A summary of some people who died in 2015.
Here is a roll call of some of the notables in arts and entertainment, science, sports, politics and other fields who died in 2015. Cause of death is cited for younger people, if available.
King Abdullah, 90. The Saudi monarch was a powerful U.S. ally who fought against al-Qaida and sought to modernize the ultraconservative Muslim kingdom, including by nudging open greater opportunities for women. Jan. 23.
Tariq Aziz, 79. Debonair Iraqi diplomat who made his name by staunchly defending Saddam Hussein to the world during three wars and was later sentenced to death as part of the regime that killed hundreds of thousands of its own people. June 5.
Ernie Banks, 83. Hall of Fame slugger and two-time MVP who never lost his boundless enthusiasm for baseball despite years of playing on losing Chicago Cubs teams. Jan. 23.
Most Read Stories
- Seattle’s income tax on the wealthy is illegal, judge rules
- Analysis: Five reasons the Seahawks waived Dwight Freeney WATCH
- 2 shot at Capitol Hill nightclub in Seattle
- 'I just can’t take these night games': Husky football fans tired of late games, with little notice
- Before losing cancer battle, Ben Cushing inspired Cougars, Huskies to band together
Chuck Bednarik, 89. Pro Football Hall of Famer and one of the last great NFL players who played both offense and defense. March 21.
Yogi Berra, 90. Hall of Fame catcher renowned for his dizzying malapropisms and his record 10 World Series championships with the New York Yankees. Sept. 22.
Joseph R. “Beau” Biden III, 46. The son of Vice President Joe Biden and two-time Delaware attorney general. May 30.
Elisabeth Bing, 100. Lamaze International co-founder who popularized what was known as natural childbirth and helped change how women and doctors approached the delivery room. May 15.
Best of 2015
In the news
What you read most in 2015: SIDS doctor, Ducks crash, #beenado
Top food stories: In-N-Out vs. CaliBurger, Chick-fil-A, Canlis, Shiro’s and more
Seattle Sketcher: Sketching the region's growing pains
Where in the world? The 2015 Seattle Times Geography Quiz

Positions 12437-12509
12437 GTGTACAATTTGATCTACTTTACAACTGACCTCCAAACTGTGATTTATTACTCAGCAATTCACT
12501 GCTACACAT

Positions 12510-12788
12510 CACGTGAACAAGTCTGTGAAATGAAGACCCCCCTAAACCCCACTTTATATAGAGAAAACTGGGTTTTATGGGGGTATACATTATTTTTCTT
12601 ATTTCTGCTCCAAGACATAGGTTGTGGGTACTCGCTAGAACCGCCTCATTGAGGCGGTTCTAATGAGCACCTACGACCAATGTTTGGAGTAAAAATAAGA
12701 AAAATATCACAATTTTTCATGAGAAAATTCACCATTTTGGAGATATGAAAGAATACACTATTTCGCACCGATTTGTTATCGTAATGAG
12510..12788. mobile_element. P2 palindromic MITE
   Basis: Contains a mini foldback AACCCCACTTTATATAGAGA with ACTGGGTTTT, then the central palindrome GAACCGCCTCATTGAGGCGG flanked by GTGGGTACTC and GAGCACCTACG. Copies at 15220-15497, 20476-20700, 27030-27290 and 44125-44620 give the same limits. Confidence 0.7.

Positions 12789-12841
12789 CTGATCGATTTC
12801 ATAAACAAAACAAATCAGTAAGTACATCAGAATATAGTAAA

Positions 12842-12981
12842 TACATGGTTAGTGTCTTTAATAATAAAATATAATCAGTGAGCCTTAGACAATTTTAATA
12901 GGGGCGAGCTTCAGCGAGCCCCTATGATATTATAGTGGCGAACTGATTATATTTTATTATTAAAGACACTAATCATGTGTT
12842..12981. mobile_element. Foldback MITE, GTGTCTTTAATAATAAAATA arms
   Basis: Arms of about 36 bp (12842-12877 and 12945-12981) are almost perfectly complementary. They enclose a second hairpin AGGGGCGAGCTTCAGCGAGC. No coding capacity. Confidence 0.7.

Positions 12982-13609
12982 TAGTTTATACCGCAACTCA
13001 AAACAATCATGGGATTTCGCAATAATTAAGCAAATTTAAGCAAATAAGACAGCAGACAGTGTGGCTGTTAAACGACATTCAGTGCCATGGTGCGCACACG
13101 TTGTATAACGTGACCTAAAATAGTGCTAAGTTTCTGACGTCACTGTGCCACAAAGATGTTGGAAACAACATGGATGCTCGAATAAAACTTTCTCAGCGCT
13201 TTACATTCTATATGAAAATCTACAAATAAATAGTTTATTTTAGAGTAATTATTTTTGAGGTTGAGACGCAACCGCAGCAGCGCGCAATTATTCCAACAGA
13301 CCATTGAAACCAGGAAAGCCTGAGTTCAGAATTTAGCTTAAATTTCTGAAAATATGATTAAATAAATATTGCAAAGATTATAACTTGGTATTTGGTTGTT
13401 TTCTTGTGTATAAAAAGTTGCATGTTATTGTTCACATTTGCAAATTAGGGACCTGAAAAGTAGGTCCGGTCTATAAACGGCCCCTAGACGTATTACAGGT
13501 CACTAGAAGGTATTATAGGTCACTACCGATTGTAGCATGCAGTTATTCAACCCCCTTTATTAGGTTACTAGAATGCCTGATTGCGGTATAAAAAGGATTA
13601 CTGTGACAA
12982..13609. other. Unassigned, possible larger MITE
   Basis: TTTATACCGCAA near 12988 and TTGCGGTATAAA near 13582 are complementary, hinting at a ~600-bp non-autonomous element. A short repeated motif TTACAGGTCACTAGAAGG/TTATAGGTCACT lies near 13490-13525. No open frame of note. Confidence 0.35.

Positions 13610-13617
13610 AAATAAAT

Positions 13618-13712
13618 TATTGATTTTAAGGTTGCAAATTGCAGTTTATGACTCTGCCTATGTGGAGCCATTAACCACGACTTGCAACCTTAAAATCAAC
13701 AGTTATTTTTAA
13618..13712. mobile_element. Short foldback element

Julian Bond, 75. Civil-rights pioneer and longtime board chairman of the NAACP. Aug. 15.
Sarah Kemp Brady, 73. She became an activist for gun control after her husband was shot in the head in the assassination attempt on President Reagan. April 3.
Edward W. Brooke, 95. Former U.S. senator from Massachusetts who, as a liberal Republican, became the first black in U.S. history to win popular election to the Senate. Jan. 3.
Vincent Bugliosi, 80. Prosecutor who parlayed his handling of the Charles Manson trial into a career as a best-selling author. June 6.
Judy Carne, 76. A star of TV’s “Rowan & Martin’s Laugh-In,” she popularized the laugh line, “Sock it to Me,” on the hit comedy show. Sept. 3.
Jack Carter, 93. His brash, caustic comedy made him a star in early television and helped him sustain a career of more than a half-century in TV, nightclubs, movies and on stage. June 28.
Ahmad Chalabi, 71. Prominent Iraqi politician who helped convince the Bush administration to launch the 2003 invasion to overthrow Saddam Hussein by providing false evidence of weapons of mass destruction. Nov. 3. Heart attack.
Ornette Coleman, 85. Jazz legend and the visionary saxophonist who pioneered “free jazz” and won a Pulitzer Prize in 2007. June 11.
Jackie Collins, 77. Best-selling author of dozens of novels including “Hollywood Wives” that dramatized the lifestyles of the rich and the treacherous. Sept. 19. Breast cancer.